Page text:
Archive for the ‘Persons with special needs’ Category

More teachers to be trained for special-needs children.

Thursday, April 4th, 2019
Teo Nie Ching greeting special needs children at SJKC Bintawa in Kuching.. - ZULAZHAR SHEBLEE / THE STAR

Teo Nie Ching greeting special needs children at SJKC Bintawa in Kuching.. – ZULAZHAR SHEBLEE / THE STAR

KUCHING: Only 14% of special-needs children are estimated to be registered in special education programmes in government schools, says Deputy Education Minister Teo Nie Ching.

Calling the percentage low, she said the ministry was taking steps to train more teachers in special education and to raise awareness among parents in order to increase the number of special-needs children in school.

“It’s very important for us to encourage more parents to send their children to school so that we can ensure that they also have the chance to receive education.

“I think publicity and awareness are very important.

Teo said the ministry was working with Permata to design online courses for mainstream teachers to equip them to handle special-needs children in their classrooms.

“We will train more teachers in special education. We want to take in more special-needs children, so we need to make sure our facilities and teachers are available and capable to take care of this group,” she said, adding that the online courses would be launched soon.

In addition, she said the ministry would continue to promote its zero-reject policy for special-needs children as it wanted as many of them as possible to go to school.

As at Jan 31, 83,039 special-needs children are registered in government schools nationwide.

In Sarawak, there are 5,804 registered special-needs children as at Jan 31, up from 5,766 last year. Of this total, 147 are registered in Sekolah Pendidikan Khas, while 4,432 are in the PPKI programme and 590 in the inclusive education programme (PPI), in which special needs children attend mainstream classrooms.

Teo said the ministry wanted to see progress and improvement among special-needs students as they attend PPKI and PPI classes.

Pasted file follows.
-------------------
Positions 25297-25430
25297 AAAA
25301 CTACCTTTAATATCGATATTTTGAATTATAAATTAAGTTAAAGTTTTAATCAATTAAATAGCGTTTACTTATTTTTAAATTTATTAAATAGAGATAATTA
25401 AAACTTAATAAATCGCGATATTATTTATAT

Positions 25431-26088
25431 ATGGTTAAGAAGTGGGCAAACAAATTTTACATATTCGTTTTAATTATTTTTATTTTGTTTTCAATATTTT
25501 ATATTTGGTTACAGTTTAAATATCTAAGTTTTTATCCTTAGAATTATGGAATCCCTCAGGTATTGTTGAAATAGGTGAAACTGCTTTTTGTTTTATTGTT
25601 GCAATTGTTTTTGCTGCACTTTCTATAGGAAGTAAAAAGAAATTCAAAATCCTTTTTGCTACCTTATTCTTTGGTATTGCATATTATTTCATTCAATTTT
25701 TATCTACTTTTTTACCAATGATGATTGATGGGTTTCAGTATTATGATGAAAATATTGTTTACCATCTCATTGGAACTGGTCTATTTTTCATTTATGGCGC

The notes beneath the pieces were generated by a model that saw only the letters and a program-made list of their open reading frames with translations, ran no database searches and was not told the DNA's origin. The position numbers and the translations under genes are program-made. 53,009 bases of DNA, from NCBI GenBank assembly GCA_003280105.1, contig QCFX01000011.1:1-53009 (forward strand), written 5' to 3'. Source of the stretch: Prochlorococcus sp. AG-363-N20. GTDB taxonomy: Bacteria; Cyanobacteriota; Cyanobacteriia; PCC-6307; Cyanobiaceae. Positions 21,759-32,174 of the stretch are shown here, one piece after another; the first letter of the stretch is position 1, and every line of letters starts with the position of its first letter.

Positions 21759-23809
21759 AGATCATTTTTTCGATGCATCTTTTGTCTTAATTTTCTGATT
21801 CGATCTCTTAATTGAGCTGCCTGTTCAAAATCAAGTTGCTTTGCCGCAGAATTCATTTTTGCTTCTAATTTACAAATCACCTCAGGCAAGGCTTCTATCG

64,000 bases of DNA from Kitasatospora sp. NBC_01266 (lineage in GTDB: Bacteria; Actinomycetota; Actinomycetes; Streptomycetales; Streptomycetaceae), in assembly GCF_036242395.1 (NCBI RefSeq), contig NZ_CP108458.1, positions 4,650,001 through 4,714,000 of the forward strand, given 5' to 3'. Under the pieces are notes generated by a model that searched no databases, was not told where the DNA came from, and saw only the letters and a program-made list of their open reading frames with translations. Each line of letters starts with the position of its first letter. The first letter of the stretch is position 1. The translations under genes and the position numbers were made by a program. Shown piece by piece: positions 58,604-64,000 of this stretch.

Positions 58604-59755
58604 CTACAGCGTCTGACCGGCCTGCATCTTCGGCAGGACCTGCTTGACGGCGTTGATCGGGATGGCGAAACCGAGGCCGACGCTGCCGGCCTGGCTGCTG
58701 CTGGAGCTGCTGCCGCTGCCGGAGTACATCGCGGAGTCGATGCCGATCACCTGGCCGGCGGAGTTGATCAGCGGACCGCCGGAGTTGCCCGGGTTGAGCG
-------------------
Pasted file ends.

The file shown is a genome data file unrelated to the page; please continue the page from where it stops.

“When they progress further (in the PPKI programme), we will put them in the inclusive programme.

“We believe that by putting them in the mainstream classroom, it’s not only advantageous to the special-needs children because it can build up their confidence, but at the same time it’s good for the normal kids to appreciate and learn to assist those with different abilities.

By Sharon Ling
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Plans for special needs students

Sunday, January 6th, 2019
Teachers are exposed to early childhood education and are taught how to conduct intervention for children with disabilities, while in IPG. — File photo

Teachers are exposed to early childhood education and are taught how to conduct intervention for children with disabilities, while in IPG. — File photo

SCHOOLS must accept all special needs students and prepare an individual education plan for every child under the Education Ministry’s “zero reject” policy, which has been made compulsory starting this year.

The ‘zero reject’ policy is to ensure that all special needs students have access to education, the ministry said in a circular issued on Dec 26, 2018, while Education Minister Dr Maszlee Malik previously said that it is also an effort to prevent dropouts among students with disabilities.

While the ministry is working towards a more inclusive environment for special needs students, what are the types of training given to its teachers to identify cases of developmental delay, at a preliminary stage, and refer them to medical practitioners?

Education Ministry Special Education Division deputy director Datuk Dr Yasmin Hussain explained that teachers are trained on how to screen and identify in terms of the child’s learning abilities, behaviour and emotion, among others.

Types of developmental delay include cognitive delays, motor delays, speech delays and social, emotional and behavioural delays.

“In institutes of teacher education (IPG), they are exposed to early childhood education in the curriculum; they are also taught how to conduct intervention for children with disabilities.

Schools provide special services to specially abled students, such as materials with enlarged prints and more time during exams to answer. — File photo

“It’s a three credit subject, 45 hours per semester,” she shared.

Rembau MP Khairy Jamaluddin suggested, during a parliament session last year, to train preschool teachers to screen special needs children and refer them to experts for subsequent diagnosis and intervention.

In response, Dr Maszlee said the ministry has been training teachers, including preschool teachers, through a programme called Continuous Professionalism Enhancement Programme for Teachers.

Explaining further on a Facebook post, Dr Maszlee said he has instructed the ministry’s special education division to hold open courses for preschool teachers outside the ministry’s administration.

“We have also worked with the Women, Family and Community Development Ministry, and the Health Ministry to set up a Baby and Child Development Checklist to conduct screening for children,” he added.

There are multiple tools the ministry has, Dr Yasmin shared, which teachers use to screen pupils and students.

To keep up with new developments, the ministry reviews these tools regularly.

“Teachers are trained how to screen and identify in terms of the child’s learning abilities, behaviour and emotion.” – Datuk Dr Yasmin Hussain

“The Instrumen Senarai Semak Perkembangan Kanak-Kanak, for example, is an instrument used by preschool teachers to screen children aged up to six years-old, to check on the child’s development.